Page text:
The YouTube village is a prominent example of a niche but is also part of a growing online trend across South Asia: As the internet reaches villages, rural societies are finding ways to showcase and monetize their unique food cultures to audiences across the world, using platforms like YouTube and Facebook. In India, Village Cooking Channel, which posts videos of large-scale traditional cooking, has over 15 million subscribers. In Pakistan, Village Food Secrets has 3.5 million subscribers. Villagers who previously had little presence in media are now using these platforms to take ownership of the way their culture is portrayed — and building businesses that support dozens, and occasionally hundreds, of individuals.
Here is the full story, via Zach Valenta. The article is interesting throughout, and yes YouTube remains underrated.
Here is the link, it is about one hour long, with questions interspersed throughout, the title is “The future social and political implications of COVID-19.” Self-recommending!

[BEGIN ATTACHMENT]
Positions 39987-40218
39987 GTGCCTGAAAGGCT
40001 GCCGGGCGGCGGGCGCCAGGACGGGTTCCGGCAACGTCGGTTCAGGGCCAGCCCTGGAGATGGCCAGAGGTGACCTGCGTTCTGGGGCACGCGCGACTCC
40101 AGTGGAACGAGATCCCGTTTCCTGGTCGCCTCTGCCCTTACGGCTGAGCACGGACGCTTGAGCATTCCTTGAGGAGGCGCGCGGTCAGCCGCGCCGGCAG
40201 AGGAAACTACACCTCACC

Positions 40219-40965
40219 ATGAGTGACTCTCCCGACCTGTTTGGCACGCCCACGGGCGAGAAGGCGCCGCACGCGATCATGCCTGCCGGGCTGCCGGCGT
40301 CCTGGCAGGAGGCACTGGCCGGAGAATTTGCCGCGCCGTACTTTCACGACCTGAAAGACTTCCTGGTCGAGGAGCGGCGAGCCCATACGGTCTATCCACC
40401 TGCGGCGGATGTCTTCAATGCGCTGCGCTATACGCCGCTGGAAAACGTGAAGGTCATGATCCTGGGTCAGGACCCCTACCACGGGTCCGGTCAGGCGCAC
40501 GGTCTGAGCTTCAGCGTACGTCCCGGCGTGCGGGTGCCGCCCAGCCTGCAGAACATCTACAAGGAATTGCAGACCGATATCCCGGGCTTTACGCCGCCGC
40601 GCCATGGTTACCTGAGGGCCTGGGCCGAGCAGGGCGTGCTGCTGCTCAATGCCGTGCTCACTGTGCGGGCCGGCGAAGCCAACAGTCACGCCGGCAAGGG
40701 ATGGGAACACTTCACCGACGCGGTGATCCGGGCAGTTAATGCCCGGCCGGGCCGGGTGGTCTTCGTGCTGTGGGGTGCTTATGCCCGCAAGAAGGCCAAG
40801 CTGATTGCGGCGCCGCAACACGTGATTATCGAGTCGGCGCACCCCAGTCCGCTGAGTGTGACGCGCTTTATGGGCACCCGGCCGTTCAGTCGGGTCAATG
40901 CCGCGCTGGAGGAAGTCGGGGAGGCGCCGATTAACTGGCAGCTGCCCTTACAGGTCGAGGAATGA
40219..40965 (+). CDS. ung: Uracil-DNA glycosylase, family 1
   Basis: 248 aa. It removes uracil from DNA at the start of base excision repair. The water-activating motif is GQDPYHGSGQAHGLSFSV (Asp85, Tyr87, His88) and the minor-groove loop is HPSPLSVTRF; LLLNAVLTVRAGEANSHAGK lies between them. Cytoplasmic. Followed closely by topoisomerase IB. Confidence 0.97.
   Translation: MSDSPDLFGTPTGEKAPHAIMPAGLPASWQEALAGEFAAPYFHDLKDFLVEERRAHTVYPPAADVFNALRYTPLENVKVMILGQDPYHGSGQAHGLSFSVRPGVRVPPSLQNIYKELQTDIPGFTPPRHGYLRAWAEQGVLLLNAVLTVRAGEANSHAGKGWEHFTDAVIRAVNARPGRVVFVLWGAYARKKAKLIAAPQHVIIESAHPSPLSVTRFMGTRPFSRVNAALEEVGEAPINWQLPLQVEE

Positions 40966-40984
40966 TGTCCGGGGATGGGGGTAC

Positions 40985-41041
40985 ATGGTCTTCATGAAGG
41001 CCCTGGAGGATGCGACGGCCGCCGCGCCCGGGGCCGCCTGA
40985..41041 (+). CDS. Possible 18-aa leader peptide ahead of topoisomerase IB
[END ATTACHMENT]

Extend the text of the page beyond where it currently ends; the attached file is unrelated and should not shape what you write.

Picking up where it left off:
Outsiders and critics often think of YouTube and computer gaming as entertaining and quite superficial modes of cultural consumption. I have increasingly moved away from that point of view, and to pursue the argument I will note that lately my favorite YouTube video is Magnus Carlsen doing 100 chess endgames in 30 minutes. That is not recommended for most of you, but I believe that is part of the point. I now think of YouTube as a communications medium with (often, not always) high upfront “investment in context” costs. So if a lot of videos seem stupid to you, well sometimes they are but other times you don’t have enough context to understand them, or for that matter to condemn them for the right reasons. This “high upfront costs” model is consistent with the semi-addictive behavior exhibited by many loyal YouTube users. Once you start going down a rabbit hole, it can be hard to stop, and the “YouTube is superficial” models don’t really predict that kind of user behavior, rather they predict mere channel-surfing.
Did you know that Yonas, my Ethiopian contact in Lalibela, and recipient of royalties from my book Stubborn Attachments, loves YouTube videos on early Armenian church history? He seems to know all about that topic. A lot of those same videos would not make much sense to me. I could follow them, but they wouldn’t communicate much meaning, whereas the Ethiopian and Armenian Christian churches have a fair amount in common, including in their early histories.